This post is predominantly for those people in the SAP development community who lament the news that Apple has decided that with iPhone OS 4 any 3rd party dev environments are kicked off the popular mobile platform.
If you’re an accomplished iPhone developer who largely focussed on Adobe’s Flash-To-iPhone compiler or tools such as MonoTouch (both of which I do not know or have used, by the way), then I can actually understand your anger.
However, if you are a developer who lives and breathes the SAP ecosystem -and ABAP in particular- then this whole epipsode must sound to you like a sequel of “Back to the Future”. Apple’s move aims to create a development platform which is dominated by the one and only language Apple (who actually developed the platform’s hardware) sees fit – Objective-C. Parallels to SAP’s own proprietary language ABAP are not out of place here.
I’ve recently dabbled a little with iPhone SDK and even though ABAP and Objective-C are not very similar languages by and stretch of the imagination, what they do have in common is that their respective “inventors” push these languages for reasons of stability (a strength of both SAP’s ABAP stack as well as the iPhone OS), reliability and performance.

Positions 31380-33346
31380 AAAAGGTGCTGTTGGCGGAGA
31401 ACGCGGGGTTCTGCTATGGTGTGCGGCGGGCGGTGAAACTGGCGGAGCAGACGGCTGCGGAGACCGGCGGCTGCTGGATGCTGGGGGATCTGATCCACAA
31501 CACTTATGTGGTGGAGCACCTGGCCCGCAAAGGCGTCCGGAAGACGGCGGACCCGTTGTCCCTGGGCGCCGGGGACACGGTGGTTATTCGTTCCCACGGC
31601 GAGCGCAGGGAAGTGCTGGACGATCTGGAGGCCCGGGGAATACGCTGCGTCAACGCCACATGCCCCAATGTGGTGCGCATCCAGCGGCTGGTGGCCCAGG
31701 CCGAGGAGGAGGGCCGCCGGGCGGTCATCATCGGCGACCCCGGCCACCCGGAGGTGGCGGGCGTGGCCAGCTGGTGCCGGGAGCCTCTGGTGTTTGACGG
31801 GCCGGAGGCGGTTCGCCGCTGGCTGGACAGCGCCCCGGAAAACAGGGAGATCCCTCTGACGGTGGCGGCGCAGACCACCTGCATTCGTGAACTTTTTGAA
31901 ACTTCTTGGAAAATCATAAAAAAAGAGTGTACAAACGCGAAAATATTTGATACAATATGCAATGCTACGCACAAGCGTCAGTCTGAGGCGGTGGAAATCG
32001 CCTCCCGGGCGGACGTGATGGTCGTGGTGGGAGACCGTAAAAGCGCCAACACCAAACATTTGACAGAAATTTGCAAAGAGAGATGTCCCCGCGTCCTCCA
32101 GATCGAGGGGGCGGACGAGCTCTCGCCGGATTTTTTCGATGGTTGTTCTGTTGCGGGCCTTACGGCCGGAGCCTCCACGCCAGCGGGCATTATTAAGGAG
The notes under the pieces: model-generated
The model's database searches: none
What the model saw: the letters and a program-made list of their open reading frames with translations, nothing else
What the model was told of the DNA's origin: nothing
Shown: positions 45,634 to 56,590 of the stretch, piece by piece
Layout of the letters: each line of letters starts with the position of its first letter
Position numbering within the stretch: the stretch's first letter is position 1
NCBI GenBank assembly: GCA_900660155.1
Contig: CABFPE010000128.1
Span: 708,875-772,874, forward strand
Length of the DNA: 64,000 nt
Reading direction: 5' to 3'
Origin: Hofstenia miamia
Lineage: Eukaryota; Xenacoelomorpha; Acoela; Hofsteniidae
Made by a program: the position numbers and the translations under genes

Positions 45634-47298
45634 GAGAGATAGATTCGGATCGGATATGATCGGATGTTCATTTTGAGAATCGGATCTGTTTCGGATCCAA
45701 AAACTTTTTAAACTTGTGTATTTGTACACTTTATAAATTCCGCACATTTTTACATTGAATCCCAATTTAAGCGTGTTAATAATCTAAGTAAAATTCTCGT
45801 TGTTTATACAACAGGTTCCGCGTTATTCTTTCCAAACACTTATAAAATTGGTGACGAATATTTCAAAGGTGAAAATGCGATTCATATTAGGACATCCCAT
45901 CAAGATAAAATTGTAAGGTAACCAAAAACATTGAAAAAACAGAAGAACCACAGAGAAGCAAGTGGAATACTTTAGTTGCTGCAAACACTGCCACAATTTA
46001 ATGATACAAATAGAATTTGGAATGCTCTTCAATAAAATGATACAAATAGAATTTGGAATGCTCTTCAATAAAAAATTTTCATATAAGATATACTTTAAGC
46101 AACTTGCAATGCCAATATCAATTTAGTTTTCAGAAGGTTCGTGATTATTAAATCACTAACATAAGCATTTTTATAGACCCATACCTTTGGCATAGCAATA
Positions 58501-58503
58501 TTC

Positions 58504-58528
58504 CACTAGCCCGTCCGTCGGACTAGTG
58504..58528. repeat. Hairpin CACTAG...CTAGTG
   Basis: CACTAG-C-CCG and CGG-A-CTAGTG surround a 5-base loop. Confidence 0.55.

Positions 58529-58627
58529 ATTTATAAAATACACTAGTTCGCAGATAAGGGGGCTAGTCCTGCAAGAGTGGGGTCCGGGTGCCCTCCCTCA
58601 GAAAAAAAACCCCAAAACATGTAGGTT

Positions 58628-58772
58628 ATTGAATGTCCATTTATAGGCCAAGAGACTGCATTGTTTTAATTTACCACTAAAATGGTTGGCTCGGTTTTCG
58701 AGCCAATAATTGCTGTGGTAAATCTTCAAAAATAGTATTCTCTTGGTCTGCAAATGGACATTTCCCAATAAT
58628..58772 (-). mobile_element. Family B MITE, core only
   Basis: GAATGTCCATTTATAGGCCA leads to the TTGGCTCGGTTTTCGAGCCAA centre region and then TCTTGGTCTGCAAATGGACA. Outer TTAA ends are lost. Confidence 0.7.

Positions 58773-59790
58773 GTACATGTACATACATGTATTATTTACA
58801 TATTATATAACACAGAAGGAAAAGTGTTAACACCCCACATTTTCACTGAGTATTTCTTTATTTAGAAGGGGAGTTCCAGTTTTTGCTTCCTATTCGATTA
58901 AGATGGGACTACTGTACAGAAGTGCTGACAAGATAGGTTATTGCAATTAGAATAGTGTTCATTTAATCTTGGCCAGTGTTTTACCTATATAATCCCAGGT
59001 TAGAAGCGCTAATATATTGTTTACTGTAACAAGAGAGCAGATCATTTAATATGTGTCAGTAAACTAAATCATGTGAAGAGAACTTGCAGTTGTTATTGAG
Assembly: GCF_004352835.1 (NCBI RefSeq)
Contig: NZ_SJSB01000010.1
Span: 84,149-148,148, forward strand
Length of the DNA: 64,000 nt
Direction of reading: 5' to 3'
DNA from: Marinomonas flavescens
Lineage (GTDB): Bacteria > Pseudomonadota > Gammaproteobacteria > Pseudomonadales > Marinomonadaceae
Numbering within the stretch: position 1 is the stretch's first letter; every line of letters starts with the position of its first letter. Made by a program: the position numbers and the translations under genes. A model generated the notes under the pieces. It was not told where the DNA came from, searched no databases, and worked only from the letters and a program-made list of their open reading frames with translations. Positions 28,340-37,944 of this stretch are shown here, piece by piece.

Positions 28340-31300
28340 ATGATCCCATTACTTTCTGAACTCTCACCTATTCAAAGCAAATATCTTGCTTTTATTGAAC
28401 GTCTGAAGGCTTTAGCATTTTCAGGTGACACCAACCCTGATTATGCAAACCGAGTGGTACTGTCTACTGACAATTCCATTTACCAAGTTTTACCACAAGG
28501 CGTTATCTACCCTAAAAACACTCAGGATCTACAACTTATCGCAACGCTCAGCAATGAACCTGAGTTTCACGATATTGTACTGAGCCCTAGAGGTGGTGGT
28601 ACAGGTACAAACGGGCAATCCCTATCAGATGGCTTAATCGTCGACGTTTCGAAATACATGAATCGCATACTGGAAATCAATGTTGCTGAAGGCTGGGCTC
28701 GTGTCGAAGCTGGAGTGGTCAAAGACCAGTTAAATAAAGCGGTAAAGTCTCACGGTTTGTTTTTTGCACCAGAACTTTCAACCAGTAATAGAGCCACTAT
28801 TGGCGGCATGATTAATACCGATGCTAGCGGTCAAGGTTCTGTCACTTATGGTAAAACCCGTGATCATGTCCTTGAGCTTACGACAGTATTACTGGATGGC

For years now, SAP’s ecosystem has been mainly hailed for its rigid design under the bonnet, the bulletproof-ness, the stability. At the end of the day, vast numbers of global businesses rely on SAP’s technology day in day out. ABAP, love it or loathe it, plays a central part in that. (It also plays a central part in which future path for SAP to turn towards and innovate the core, but that’s another topic).
Maybe it’s because I’ve been using stable Macs for 15+ years now and been part of SAP’s ecosystem for many moons, but why is it so hard to understand that Apple is trying to provide a stable and reliable platform for iPhone, running on hardware Apple has developed itself? I’d wager that the same people who now complain about the locked-down dev platform would also be the first who would complain about crashing iPhone apps had the device not been so tighly regulated.